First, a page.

16 episodes

Podcasts from the Centre of Socio-Legal Studies.

Centre for Socio-Legal Studies Oxford University

    • Education

Podcasts from the Centre of Socio-Legal Studies.

    Data Protection and Social Networks

    Data Protection and Social Networks

    Dr. Ian Brown (Senior Research Fellow, Oxford Internet Institute) presents an analysis of the interface between Data Protection regulation and social networking. This seminar was held during Trinity Term 2012 as part of the OxPILS series 'Mending the Tangled Web? Informational Privacy 3.0'. The series was generously made possible with funding from a Joint Programme between the European Union and the Council of Europe. (The views expressed are those of the individual speakers only). http://www.csls.ox.ac.uk/documents/OxPILSseminarseriesTrinity2012.pdf Creative Commons Attribution-Non-Commercial-Share Alike 2.0 UK: England & Wales; http://creativecommons.org/licenses/by-nc-sa/2.0/uk/

    • 43 min
    Data Protection and Freedom of Expression in the Age of Web 2.0 - What should be the future shape of transnational governance regimes in this area? 3

    Data Protection and Freedom of Expression in the Age of Web 2.0 - What should be the future shape of transnational governance regimes in this area? 3

    This contribution by Jörg Polakiewicz argues that the Council's Convention on Data Protection (Convention 108) remains highly relevant as a possible standard for protecting privacy and data protection worldwide. Jörg Polakiewicz, Head of Human Rights Policy and Development at Council of Europe, To develop this further the interaction between the Convention and the European Union's framework for assessing the adequacy of Data Protection regimes outside the European Economic Area (EEA) should be better reconciled. This should be part of the modernization of the Convention now underway. This talk was part of the OxPILS Conference 'The 'Right to be Forgotten' and Beyond' held on 12 June 2012. This Conference was the culmination of 'Mending the Tangled Web? Information Privacy 3.0', a series which was generously made possible with funding from a Joint Programme between the European Union and the Council of Europe. (The views expressed are those of the individual speakers only). For full details please see http://www.csls.ox.ac.uk/conferences/oxpilsconference2012/.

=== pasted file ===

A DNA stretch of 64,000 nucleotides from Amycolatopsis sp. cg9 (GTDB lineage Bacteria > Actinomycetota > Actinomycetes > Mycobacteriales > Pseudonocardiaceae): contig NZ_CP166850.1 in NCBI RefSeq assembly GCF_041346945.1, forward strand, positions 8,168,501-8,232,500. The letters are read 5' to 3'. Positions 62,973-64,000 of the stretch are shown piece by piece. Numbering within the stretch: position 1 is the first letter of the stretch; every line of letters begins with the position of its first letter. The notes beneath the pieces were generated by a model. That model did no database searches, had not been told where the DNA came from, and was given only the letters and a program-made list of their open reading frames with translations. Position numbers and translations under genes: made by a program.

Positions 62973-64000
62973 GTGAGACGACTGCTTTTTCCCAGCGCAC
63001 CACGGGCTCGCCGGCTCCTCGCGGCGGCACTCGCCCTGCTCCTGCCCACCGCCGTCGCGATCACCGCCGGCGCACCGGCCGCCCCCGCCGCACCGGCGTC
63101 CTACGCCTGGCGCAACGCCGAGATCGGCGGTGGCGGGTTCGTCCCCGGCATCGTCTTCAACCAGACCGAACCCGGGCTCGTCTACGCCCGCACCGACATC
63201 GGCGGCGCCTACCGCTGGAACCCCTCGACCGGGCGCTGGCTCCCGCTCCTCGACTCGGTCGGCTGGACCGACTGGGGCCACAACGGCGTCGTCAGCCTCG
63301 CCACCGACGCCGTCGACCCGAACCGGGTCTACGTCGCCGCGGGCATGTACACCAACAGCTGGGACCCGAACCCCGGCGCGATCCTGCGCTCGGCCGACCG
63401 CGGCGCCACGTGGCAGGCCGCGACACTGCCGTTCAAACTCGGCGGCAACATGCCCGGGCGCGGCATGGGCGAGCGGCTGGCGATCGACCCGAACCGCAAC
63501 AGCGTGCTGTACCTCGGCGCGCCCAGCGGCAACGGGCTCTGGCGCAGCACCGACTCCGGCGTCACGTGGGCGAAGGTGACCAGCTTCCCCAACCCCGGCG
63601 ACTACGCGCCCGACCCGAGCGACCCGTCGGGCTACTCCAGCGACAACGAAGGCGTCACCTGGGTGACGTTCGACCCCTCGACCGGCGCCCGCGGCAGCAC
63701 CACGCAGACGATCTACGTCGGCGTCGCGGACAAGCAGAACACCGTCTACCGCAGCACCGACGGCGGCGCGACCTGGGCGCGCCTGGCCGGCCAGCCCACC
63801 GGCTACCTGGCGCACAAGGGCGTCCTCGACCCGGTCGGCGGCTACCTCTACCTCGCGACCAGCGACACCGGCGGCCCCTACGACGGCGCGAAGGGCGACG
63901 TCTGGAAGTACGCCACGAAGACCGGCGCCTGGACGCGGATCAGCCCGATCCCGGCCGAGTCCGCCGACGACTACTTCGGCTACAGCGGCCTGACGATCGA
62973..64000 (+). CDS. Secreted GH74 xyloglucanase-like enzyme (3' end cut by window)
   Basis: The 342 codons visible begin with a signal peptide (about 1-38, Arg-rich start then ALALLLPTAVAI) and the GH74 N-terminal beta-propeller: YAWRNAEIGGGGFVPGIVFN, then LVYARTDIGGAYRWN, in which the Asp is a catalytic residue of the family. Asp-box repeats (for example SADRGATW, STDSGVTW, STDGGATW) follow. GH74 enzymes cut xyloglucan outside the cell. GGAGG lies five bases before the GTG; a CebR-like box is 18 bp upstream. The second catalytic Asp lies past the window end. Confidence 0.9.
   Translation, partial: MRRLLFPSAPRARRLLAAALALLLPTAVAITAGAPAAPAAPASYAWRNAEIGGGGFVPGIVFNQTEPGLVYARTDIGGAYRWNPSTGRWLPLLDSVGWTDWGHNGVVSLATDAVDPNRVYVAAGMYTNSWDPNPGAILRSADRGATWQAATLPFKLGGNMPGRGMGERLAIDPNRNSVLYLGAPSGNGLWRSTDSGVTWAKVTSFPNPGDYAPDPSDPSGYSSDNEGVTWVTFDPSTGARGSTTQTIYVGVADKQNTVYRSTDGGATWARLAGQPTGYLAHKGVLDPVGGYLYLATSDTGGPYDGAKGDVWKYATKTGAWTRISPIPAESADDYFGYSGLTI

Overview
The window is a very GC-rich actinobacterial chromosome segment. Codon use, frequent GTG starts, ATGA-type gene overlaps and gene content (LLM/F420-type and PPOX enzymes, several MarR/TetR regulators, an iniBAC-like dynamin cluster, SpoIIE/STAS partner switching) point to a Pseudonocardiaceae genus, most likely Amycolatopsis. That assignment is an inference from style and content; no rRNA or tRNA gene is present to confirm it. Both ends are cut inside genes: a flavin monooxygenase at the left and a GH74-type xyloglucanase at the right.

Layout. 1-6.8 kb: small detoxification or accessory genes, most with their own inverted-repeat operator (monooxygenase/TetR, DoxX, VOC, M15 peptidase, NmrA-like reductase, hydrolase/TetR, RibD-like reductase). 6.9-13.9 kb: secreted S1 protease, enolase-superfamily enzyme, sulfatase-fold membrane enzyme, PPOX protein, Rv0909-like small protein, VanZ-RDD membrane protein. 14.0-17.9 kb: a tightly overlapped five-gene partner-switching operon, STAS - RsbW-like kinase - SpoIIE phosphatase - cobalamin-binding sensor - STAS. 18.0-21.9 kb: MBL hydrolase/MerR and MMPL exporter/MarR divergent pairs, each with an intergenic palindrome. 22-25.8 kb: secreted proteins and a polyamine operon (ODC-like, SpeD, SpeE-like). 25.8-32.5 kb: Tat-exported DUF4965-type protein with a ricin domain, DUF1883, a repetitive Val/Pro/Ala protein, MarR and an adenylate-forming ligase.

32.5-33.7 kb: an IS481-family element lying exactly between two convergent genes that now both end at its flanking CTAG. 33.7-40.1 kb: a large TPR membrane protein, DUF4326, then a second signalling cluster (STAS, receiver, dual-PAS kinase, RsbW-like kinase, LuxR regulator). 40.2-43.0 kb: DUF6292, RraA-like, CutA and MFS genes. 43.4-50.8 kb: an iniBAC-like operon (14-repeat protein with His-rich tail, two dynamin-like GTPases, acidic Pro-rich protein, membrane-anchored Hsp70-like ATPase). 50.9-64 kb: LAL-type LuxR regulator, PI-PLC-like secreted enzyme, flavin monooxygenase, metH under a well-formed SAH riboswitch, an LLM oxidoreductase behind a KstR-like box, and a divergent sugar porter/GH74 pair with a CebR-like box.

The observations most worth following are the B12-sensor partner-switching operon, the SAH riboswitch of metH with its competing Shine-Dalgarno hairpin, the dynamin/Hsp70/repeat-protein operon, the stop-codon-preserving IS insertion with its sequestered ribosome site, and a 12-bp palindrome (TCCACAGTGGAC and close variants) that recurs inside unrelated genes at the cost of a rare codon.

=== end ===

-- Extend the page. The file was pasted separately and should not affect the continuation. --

• 20 min
    Data Protection and Freedom of Expression in the Age of Web 2.0 - What should be the future shape of transnational governance regimes in this area? 2

    Data Protection and Freedom of Expression in the Age of Web 2.0 - What should be the future shape of transnational governance regimes in this area? 2